10 Reasons I Wish I Could Be More Open About My Mental Illness


Living with bipolar disorder type 1, I have to deal with severe mood swings, chronic anxiety and occasional psychotic symptoms. Every few years I’m hospitalized due to my illness. I wish I could be more honest, both at these times and every day, about what’s happening to me. Despite the chronic and serious nature of my disorder, I do spend a lot of time and energy hiding aspects of it from those around me.

Here’s why I wish I could be more open:

1. So people could help me recognize the warning signs.

I’m slowly getting better at recognizing when I need help. When I start getting depressed I become less sociable – I ignore phone calls, I stop going out, I don’t want to see anyone. I can often see these things starting to happen, but I feel like I can’t share them with others until it’s too late.

2. So I would feel less ashamed. 

Some of the people I love don’t know anything about my illness, but most of those who do choose to ignore it. It’s the “unmentionable.” The hospital is “that place you went.” It makes me feel ashamed — like my illness is something I shouldn’t talk about. People feel awkward because they don’t know how to approach the subject, but being more open would help so much.

3. So people could learn more about me.

This is me! Bipolar disorder is part of my life. It’s like a friend who’s with me always, but who no one bothers to talk to or get to know. They’d rather ignore her. Being more open would help me heal – I could relax and just be myself without having to hide such a big part of myself all the time.

4. So people can learn about mental illness and disability.

Not all disability is obvious and visible. It doesn’t need to be a scary or intimidating thing to talk about. No one is a better advocate than someone who’s going through it. The more positive exposure there is to mental illness and disability, the better for everyone.

5. So I could explain why I act strangely sometimes.

Sometimes my illness gets the better of me and I don’t act in a way I like. All those times I’ve withdrawn and been a bad friend isn’t because I don’t care, but because I’ve felt too depressed to even get out of bed. I’ve done some silly things that have made people angry with me, but I’ve never had the opportunity to explain why it happened. I never meant to do those things; I just get so unwell sometimes.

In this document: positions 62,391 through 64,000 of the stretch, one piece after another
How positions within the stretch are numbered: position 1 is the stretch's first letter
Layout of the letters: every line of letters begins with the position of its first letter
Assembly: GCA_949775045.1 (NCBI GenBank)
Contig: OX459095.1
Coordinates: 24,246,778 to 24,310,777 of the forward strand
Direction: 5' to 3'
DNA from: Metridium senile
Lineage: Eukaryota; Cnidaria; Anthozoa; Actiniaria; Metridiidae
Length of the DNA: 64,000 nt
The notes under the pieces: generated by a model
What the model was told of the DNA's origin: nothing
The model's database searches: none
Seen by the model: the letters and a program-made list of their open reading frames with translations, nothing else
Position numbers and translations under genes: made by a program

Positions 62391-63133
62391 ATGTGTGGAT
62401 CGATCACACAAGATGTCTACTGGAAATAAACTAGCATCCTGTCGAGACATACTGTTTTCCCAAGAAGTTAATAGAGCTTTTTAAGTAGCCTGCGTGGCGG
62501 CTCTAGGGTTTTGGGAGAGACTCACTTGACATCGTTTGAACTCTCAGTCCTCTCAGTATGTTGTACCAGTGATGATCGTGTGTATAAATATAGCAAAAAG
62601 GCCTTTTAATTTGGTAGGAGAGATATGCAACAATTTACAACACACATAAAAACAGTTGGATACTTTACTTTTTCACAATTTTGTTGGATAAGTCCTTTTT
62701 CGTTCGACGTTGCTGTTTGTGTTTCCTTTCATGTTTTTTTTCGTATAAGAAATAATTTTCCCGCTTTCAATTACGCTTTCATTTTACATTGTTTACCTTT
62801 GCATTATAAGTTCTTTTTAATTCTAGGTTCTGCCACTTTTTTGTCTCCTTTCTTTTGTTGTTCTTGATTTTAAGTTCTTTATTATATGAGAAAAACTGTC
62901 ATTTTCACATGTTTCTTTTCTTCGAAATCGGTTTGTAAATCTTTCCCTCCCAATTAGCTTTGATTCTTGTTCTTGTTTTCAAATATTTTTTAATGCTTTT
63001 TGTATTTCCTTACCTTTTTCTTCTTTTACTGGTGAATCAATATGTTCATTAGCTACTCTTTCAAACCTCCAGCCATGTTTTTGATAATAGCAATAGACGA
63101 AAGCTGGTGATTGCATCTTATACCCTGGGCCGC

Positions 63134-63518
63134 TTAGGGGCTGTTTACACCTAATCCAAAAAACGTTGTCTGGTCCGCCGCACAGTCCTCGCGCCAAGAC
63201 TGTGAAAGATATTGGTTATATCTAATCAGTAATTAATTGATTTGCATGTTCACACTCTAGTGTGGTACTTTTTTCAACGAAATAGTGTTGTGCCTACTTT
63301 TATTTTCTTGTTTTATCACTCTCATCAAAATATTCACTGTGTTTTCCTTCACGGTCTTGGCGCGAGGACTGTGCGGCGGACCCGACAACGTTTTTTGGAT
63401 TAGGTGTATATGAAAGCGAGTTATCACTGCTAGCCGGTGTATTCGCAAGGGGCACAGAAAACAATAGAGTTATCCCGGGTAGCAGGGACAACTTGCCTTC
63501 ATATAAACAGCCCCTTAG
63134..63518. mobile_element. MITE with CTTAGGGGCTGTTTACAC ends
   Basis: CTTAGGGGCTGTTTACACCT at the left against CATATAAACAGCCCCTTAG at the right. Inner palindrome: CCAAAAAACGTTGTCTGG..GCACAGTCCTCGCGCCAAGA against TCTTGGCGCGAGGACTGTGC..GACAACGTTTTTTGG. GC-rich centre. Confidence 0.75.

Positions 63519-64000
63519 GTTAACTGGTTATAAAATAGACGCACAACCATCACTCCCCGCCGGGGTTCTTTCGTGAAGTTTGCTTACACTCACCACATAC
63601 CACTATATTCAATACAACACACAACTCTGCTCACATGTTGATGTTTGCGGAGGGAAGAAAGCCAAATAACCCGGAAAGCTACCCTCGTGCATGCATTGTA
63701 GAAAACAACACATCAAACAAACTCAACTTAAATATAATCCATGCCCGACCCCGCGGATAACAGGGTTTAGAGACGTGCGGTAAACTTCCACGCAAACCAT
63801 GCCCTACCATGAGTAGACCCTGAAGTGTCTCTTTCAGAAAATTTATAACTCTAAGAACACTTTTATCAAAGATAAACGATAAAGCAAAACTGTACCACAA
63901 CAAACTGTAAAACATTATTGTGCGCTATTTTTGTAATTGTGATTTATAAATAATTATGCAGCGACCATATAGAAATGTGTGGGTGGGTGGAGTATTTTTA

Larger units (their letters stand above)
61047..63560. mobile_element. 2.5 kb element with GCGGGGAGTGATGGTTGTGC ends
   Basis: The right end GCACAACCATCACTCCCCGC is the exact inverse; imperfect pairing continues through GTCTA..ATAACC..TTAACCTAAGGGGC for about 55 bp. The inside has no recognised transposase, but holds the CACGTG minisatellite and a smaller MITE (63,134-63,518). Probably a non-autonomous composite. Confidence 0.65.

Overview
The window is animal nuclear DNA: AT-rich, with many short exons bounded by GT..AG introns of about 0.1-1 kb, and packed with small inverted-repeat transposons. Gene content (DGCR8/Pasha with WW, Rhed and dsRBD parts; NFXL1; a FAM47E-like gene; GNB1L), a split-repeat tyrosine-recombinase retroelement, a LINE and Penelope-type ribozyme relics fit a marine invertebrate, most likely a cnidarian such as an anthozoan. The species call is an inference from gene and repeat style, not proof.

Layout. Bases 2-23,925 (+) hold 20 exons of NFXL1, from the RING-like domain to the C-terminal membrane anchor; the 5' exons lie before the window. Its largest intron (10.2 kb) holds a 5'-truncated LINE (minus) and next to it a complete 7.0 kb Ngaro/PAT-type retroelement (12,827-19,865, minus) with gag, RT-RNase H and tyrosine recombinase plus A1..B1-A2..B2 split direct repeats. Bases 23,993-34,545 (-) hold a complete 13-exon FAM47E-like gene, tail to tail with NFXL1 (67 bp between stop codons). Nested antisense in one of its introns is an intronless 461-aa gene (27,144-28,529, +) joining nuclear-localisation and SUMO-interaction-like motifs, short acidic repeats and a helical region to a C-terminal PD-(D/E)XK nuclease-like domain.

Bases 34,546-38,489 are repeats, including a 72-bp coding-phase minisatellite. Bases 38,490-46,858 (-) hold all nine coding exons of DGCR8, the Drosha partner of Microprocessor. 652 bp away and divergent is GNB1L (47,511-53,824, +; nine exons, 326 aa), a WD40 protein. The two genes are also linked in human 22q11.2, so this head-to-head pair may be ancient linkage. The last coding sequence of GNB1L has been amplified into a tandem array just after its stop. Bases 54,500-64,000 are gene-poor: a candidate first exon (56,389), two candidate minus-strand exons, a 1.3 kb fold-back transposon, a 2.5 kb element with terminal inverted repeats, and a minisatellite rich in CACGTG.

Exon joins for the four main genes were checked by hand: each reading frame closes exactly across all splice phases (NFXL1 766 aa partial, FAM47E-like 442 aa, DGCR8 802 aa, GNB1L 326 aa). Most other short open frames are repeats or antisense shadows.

6. So I could be honest about why I don’t work.

“So what do you do?” is the question I fear the most in social situations. Despite trying many times to work and to join in society, I’ve always become extremely unwell and often ended up in hospital. It’s hard for me to accept this is my future and I will continue trying as time goes by. I’m not lazy or afraid of hard work — I just find it so stressful I often relapse. It’s just as frustrating for me.

7. So I would have more to talk about.

Sometimes it feels like my whole life is the bipolar. If people ask me what I’ve been doing and how I am, it’s hard to answer without mentioning my mental illness. “I’ve been sitting at home a lot feeling depressed and anxious…my psychiatrist is working on a new cocktail for me…I’ve been trying to go for walks to combat the weight gain but the anxiety is stopping me from going too far from the house.” If only I could really say what was going on.

8. So I don’t have to pretend it’s “just” depression. 

Sometimes I provide an explanation by using a “lesser” mental health condition as an excuse. Not lesser as in seriousness, but in the reaction I get. Depression and anxiety are more common in the people I come across, and they seem to be more accepting if I say I’ve been feeling depressed. I do feel like I’m cheating sometimes.

9. So I don’t have to lie on my resume.

Every job I’ve had has ended because I was seriously unwell, so I have a lot of gaps in my work history. I’m not currently looking for paid work, but they often ask for a resume even with volunteer work. I never know how to explain all those gaps. I feel like I can’t tell the truth.

10. Because it shouldn’t be my doctor who knows me best.

We talk about my relationships, my activities, things that have gone well or wrong, my thoughts and emotions. Sometimes we talk about very personal stuff like sex or suicidal thoughts. She gives me medication. Twenty minutes once a month on average we talk, and she knows me better than anyone else. If only I could be this open with the ones I love.

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